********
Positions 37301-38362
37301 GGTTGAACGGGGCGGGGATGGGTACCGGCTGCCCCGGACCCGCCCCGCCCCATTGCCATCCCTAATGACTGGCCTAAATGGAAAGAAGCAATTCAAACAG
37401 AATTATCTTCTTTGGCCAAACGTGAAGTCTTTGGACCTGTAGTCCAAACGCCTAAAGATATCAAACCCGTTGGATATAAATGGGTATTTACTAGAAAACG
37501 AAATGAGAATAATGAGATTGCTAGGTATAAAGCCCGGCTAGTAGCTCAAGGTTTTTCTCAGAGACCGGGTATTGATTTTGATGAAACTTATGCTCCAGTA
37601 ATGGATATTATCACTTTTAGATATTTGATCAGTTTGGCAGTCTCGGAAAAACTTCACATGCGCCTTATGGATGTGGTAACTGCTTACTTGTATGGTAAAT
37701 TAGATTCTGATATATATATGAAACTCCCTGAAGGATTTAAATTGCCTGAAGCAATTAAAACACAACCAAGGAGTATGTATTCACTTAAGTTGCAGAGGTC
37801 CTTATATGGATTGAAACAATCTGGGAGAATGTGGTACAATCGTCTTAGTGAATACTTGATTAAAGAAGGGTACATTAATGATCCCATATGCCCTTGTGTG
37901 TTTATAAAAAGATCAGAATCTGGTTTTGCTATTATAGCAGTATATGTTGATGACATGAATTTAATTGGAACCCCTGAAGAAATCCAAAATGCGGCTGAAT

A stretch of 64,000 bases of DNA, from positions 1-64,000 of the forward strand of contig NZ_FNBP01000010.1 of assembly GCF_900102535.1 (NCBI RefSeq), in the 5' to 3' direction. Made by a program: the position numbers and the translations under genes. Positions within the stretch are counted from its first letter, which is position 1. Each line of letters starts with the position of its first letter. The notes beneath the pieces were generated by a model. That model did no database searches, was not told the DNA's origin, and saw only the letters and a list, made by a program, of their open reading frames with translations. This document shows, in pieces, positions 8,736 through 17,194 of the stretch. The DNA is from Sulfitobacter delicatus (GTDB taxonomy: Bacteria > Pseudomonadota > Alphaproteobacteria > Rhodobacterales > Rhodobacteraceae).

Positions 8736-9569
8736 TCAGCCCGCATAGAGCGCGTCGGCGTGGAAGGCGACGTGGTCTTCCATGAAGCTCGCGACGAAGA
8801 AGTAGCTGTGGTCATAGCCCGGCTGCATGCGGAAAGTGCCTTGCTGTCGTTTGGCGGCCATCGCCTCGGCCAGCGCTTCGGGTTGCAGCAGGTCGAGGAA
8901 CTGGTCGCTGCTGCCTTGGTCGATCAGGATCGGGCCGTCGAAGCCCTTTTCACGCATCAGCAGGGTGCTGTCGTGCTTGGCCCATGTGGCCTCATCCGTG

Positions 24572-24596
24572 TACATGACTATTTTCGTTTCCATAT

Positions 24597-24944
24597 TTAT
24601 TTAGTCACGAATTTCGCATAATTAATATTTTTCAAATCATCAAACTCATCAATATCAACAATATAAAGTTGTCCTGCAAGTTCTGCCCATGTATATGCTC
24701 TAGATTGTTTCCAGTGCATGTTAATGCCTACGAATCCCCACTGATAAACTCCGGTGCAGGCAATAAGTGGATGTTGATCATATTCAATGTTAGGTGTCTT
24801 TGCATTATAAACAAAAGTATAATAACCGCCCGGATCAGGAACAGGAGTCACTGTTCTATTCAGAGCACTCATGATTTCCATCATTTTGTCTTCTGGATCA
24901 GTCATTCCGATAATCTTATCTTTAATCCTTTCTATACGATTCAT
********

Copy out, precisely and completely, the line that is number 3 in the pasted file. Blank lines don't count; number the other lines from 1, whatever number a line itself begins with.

37401 AATTATCTTCTTTGGCCAAACGTGAAGTCTTTGGACCTGTAGTCCAAACGCCTAAAGATATCAAACCCGTTGGATATAAATGGGTATTTACTAGAAAACG